M E M O
TO: Joint Procedure Committee
FROM: Mike Hagburg
RE: Administrative Order 15, Interactive Television Project--Southeast Judicial District
The Southeast Judicial District Court has developed an interactive television rule. Effective March 1, 2003, the North Dakota Supreme Court put the rule into effect as Admin. Order 13. The Court desires the Committee to review Admin. Order 13 and report back to the Court.
Admin. Order 13 is designed to allow the use of ITV for mental health proceedings. A basic tenet of the rule is that an ITV proceeding will not be held unless the respondent to the proceeding consents. In the Committee's discussion of the East Central ITV rule, there was considerable debate whether a mental health respondent is capable (by definition) of giving knowing consent to having an ITV hearing as opposed to an in-person hearing.
Requiring consent before an ITV hearing can take place may safeguard the respondent's rights. Yet, a respondent's decision whether to consent to an ITV hearing seems a complex one because of the possible consequences of a mental health hearing. In order for the consent requirement to have meaning, the mental health respondent should be represented at the point in time he or she is required to make the decision on whether or not to consent to an ITV hearing. Section 25-03.1-13, N.D.C.C., requires that counsel be appointed within 24 hours of the filing of a mental health petition--as long as this requirement is followed, it appears the proposed rule provides an adequate opportunity for the mental health respondent to knowingly and intelligently consent (or refuse to consent) to an ITV proceeding.
Admin. Order 13 Sections C (2) and D (3) suggest that a mental health proceeding may be delayed if the subject does not consent to an ITV hearing. The Committee may wish to discuss whether such delay is appropriate in the mental health hearing context.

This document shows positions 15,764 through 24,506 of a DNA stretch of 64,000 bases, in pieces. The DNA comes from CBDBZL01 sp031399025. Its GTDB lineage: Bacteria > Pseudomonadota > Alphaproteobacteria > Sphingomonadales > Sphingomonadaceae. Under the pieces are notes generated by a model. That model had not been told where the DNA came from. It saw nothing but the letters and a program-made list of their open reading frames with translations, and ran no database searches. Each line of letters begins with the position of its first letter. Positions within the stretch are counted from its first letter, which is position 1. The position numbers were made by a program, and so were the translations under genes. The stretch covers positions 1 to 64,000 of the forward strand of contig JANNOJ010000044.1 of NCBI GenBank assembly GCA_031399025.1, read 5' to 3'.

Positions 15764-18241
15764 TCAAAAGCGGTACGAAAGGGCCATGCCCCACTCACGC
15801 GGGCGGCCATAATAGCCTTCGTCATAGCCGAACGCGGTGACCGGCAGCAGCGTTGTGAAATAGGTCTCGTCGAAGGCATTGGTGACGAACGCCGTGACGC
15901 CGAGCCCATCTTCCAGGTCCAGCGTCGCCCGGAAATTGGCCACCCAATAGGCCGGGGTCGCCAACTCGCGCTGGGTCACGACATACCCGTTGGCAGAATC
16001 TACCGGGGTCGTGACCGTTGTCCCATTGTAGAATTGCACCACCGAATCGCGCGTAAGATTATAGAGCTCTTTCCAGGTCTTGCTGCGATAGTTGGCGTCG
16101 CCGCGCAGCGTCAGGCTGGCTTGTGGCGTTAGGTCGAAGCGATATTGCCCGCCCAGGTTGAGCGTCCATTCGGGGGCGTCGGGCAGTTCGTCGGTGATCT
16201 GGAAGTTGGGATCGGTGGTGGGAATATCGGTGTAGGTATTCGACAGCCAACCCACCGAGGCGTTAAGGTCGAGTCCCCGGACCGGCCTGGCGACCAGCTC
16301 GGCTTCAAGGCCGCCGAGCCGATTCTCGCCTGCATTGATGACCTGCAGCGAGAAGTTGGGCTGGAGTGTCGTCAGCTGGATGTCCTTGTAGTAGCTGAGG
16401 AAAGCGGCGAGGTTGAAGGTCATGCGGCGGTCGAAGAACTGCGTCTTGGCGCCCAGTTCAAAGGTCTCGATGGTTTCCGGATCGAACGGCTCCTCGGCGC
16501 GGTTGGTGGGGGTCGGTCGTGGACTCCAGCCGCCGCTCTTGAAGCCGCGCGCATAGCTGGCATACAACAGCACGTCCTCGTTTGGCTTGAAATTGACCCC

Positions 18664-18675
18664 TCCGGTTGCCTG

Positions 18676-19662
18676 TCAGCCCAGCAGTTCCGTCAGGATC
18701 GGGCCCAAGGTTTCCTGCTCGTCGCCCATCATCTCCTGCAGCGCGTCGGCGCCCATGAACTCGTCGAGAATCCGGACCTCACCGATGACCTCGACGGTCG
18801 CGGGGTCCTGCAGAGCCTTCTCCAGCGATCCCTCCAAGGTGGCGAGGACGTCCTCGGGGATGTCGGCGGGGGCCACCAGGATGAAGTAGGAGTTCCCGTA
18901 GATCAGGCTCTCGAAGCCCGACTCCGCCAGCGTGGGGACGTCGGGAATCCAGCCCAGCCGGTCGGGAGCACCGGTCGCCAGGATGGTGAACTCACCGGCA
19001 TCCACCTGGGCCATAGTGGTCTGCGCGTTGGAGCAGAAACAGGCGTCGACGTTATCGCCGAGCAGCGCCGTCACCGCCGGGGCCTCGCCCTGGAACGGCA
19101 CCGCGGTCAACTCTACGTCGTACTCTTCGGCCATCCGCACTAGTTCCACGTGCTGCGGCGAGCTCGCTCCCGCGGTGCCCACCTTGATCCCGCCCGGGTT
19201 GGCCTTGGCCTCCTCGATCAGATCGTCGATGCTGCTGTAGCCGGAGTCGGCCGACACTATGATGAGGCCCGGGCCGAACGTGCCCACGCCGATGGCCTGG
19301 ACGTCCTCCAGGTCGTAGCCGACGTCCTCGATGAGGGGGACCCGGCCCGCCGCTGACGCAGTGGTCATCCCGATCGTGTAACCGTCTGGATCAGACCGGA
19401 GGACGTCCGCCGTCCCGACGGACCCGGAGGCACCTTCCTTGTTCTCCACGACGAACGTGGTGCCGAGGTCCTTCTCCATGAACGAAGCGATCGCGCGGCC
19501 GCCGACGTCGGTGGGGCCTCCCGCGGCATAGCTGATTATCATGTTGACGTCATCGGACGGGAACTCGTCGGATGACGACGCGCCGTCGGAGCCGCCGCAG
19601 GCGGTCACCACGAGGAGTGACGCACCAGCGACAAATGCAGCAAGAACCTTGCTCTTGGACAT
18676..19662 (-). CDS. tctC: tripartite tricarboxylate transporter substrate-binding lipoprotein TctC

The proposed rule contains a lengthy protocol setting out the nuts and bolts procedure for the conduct of mental health hearings by ITV. When the Committee considered the East Central ITV rule, it deleted most of the technical nuts and bolts elements, leaving them to be figured out as the district gained experience with actual ITV hearings.
A significant difference between the Southeast ITV proposal and the ITV programs currently in place is that, under the Southeast proposal, the court (working with the clerk of court) seems to be the entity that would set an ITV hearing into motion (see, e.g., C (1) and D (11-13)). In the East Central in particular, the core of the ITV plan as modified by the Committee was that the parties may request an ITV hearing and the court has discretion to grant such a request. The East Central rule places the burden of arranging for a hearing by ITV on the parties--under the Southeast proposal, that burden seems to be on the court.
One significant problem with the technical portion of the proposal is that D (2) requires that the court during an ITV hearing be allowed to view the respondent and any witnesses testifying simultaneously, possibly by split screen. On page 3 of the its report, however, the Southeast ITV Committee states that split screen technology is not cost effective. Therefore, Section D (2) of the proposal seems to put in place a technical requirement that cannot be fulfilled.